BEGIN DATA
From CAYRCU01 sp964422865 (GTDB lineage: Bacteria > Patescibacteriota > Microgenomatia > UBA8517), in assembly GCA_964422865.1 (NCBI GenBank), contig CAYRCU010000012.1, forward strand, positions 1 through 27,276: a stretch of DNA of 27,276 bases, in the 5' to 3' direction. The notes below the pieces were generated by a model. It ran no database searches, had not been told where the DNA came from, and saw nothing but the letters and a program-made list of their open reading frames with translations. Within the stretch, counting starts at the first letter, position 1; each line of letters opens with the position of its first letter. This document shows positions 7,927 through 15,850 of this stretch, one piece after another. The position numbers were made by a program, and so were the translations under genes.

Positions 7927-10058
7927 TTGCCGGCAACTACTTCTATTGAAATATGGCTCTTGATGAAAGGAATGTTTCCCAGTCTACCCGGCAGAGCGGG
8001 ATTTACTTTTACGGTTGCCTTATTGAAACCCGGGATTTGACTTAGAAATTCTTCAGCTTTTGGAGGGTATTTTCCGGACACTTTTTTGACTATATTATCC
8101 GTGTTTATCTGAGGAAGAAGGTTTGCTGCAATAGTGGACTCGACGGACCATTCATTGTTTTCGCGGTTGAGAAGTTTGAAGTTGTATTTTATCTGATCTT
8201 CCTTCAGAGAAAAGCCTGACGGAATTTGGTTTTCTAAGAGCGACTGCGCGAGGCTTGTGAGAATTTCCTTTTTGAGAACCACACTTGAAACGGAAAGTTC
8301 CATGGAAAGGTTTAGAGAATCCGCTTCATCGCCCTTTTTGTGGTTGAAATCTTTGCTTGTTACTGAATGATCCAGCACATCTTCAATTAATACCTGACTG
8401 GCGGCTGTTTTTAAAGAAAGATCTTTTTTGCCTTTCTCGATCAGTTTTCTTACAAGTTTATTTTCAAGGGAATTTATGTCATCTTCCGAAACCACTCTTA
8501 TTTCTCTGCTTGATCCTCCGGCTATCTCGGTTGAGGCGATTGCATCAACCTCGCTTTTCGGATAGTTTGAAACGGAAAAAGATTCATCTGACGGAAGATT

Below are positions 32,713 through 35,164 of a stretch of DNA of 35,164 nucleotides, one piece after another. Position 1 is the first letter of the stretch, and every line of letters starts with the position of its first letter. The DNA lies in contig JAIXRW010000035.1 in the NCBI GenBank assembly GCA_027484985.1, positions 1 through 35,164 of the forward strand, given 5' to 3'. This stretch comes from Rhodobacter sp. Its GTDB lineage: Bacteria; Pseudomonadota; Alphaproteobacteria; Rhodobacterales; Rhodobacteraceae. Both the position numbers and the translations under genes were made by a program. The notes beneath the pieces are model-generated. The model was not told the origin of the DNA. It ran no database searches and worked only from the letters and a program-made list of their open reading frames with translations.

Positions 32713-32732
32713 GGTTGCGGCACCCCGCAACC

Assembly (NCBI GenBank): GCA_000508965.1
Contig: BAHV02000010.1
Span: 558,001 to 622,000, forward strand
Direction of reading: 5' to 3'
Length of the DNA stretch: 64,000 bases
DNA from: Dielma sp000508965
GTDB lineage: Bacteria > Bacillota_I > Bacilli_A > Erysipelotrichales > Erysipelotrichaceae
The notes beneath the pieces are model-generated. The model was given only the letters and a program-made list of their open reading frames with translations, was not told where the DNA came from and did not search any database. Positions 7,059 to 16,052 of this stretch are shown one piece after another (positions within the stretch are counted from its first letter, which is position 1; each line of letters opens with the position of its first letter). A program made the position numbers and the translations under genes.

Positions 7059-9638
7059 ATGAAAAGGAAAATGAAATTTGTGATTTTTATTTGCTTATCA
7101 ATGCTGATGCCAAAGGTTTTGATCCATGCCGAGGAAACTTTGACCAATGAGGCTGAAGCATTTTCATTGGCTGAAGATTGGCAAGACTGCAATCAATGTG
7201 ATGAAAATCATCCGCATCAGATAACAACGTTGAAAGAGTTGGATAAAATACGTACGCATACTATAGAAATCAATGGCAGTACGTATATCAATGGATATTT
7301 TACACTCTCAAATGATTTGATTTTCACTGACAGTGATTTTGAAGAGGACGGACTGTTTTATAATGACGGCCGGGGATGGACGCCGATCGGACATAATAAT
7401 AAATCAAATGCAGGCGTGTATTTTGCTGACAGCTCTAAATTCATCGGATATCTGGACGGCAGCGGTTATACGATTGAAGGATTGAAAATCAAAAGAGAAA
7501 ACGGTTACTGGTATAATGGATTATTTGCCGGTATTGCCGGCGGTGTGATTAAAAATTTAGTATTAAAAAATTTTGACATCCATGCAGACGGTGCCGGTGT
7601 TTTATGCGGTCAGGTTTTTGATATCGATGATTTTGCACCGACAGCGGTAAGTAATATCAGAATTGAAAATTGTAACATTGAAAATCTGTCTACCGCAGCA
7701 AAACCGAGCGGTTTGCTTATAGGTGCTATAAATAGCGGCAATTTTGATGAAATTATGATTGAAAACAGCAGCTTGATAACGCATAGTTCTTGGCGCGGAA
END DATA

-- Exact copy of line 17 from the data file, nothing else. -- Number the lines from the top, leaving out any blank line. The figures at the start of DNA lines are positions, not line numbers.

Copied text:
Length of the DNA stretch: 64,000 bases